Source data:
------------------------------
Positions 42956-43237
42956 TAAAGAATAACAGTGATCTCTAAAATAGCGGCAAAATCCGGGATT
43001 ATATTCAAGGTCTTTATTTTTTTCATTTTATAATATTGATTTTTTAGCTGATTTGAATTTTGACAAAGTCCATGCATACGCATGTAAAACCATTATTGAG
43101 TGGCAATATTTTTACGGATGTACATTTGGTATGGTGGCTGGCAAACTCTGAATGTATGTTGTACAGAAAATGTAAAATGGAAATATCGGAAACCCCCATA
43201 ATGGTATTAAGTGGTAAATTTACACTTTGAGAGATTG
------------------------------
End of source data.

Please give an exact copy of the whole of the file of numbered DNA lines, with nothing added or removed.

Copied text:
Positions 42956-43237
42956 TAAAGAATAACAGTGATCTCTAAAATAGCGGCAAAATCCGGGATT
43001 ATATTCAAGGTCTTTATTTTTTTCATTTTATAATATTGATTTTTTAGCTGATTTGAATTTTGACAAAGTCCATGCATACGCATGTAAAACCATTATTGAG
43101 TGGCAATATTTTTACGGATGTACATTTGGTATGGTGGCTGGCAAACTCTGAATGTATGTTGTACAGAAAATGTAAAATGGAAATATCGGAAACCCCCATA
43201 ATGGTATTAAGTGGTAAATTTACACTTTGAGAGATTG